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Wednesday, April 20, 2011

How to Screen for Stocks

When I was in graduate school pursuing a doctorate in Economics (actually achieved ABD - "all but done" or "all but dissertation" status), I had no question about what I would take as an elective. I took the highest level investment course offered in the business school. This put me as the only economist among a room full of budding MBAs - a bit intimidating, at least for the first 5 minutes, until my fellow students opened their mouths and started to talk.

The professor gave a quiz at the beginning of every class, typically comprised of 2 very basic questions. Apparently aspiring MBAs need a motivation to do the assigned reading.

At one class, the question was "What is a screen?" The class clown answered that it is a device that is used in the summer to keep flies out - amusing to everybody except for the professor. This was the exact same guy who announced before class one day that he had finished the semester paper that accounted for 50% of the grade. This was a week after it was assigned and 6 weeks before it was due. Do I have to tell you that he got a "D"?

Hopefully none of you got him as a broker. And, if by chance he is reading this, it is his opportunity to finally to learn what a screen is.

For our purpose, we'll use the New York Times screen. To me, screens are basically a way to test theories. You have an idea on how to find undervalued stocks (which you hope the market will recognize as undervalued in due time!) on the basis of some criteria. Maybe you haven't heard, but there was a guy one time who claimed he was great at picking undervalued stocks. The problem, he said, was that the market never recognized that they were undervalued!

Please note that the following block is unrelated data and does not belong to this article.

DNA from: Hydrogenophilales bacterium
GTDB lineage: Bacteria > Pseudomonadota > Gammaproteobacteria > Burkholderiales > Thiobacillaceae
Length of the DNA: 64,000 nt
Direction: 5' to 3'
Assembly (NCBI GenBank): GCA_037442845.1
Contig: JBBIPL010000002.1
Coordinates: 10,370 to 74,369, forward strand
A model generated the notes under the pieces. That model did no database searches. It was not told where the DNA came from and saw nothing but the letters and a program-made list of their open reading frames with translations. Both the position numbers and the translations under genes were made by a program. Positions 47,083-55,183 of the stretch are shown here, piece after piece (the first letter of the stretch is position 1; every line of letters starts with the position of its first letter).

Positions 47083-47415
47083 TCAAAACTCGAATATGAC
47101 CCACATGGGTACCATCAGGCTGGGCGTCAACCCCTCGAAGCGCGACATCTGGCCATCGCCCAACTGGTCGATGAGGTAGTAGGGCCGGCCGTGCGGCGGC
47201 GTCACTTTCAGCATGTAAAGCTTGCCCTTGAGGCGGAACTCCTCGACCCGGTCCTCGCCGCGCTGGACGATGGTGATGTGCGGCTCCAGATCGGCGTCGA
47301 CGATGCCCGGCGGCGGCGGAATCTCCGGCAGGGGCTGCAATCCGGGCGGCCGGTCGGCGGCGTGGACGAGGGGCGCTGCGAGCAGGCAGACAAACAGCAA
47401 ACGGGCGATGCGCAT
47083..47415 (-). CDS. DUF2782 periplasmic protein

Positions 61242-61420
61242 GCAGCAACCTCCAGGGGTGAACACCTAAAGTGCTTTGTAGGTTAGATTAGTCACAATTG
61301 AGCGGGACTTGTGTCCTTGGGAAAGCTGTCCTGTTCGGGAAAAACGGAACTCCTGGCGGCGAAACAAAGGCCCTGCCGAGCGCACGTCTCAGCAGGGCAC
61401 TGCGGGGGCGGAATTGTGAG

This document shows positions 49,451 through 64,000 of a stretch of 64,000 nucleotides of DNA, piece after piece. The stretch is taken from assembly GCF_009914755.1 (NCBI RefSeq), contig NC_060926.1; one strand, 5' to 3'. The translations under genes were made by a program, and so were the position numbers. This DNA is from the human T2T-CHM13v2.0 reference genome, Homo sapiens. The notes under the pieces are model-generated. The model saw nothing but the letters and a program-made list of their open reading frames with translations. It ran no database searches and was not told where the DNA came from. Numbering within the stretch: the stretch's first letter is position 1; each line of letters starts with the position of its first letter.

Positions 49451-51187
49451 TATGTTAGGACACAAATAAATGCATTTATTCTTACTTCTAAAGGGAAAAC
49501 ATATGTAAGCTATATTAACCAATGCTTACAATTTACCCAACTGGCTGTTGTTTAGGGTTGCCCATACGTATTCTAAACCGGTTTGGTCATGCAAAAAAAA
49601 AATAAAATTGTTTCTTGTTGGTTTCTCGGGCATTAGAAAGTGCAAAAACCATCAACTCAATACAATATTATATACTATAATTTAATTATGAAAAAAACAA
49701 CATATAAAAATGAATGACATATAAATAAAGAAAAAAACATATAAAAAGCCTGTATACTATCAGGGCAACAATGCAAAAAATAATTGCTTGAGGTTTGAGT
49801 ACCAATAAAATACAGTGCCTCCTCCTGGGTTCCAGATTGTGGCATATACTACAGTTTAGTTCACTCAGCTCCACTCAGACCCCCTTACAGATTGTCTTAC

Anyways.......start with the categories as follows.

Source: New York Times
For this basic example, first select "Fundamentals."  The criteria ranges from "Market Capitalization" to "Number of Employees."  Pick market cap. There the range is from""micro cap" to "large ca." Pick "small cap."  At the bottom of the column, you see that there are 1,968 small cap companies in the data base. Click "add criteria."

Next, go back to the criteria and click "Financial ratios."  Now you see 5 criteria. Select the ever-popular price/earnings (TTM). TTM stands for trailing 12 months and refers here to earnings. Range selections go from "lowest" to "highest."  Pick "low."

At this point, we've gone through the data base and picked out small cap, low P/E stocks. The screen has found 245 names that fit these criteria, as you can see if you click "view 245 results."  Here is the partial list:

Source: New York Times
CLICK TO ENLARGE As you can see, the list is alphabetical, with industry listed (valuable for diversification purposes) along with screening criteria.

Obviously, this can get pretty sophisticated because you have at your finger tips a lot of data and combinations you can sift through. Most financial sites offer a screen app so that you can easily pick the one you like once you get the hang of it.

If screening isn't your thing, then buy some index funds, patch the screen on the front porch, open a cool one and kick back.


  1. Nice HOWTO post Robert! I mostly use Google Finance - I need to give this a try. Looks intriguing!

  2. @MoneyCone Thanks. And I have to try Google Finance!

  3. I think the class clown gave you a pretty good answer on stock screening :-).... it's meant to keep the flies out of your portfolio. Any fool can do screening, evaluating the intangibles is the hard part..... like quality and honesty of management, are the books cooked, where's the marketplace heading for their products, and they leaders or followers..... then you have to worry about if the stock is at a bargain price or not.

  4. @The Grouch I agree that it doesn't take much to do a screen but a lot of investors seem to find it a useful starting point. I know some investors for example who won't look at a stock if its P/E is greater than 14.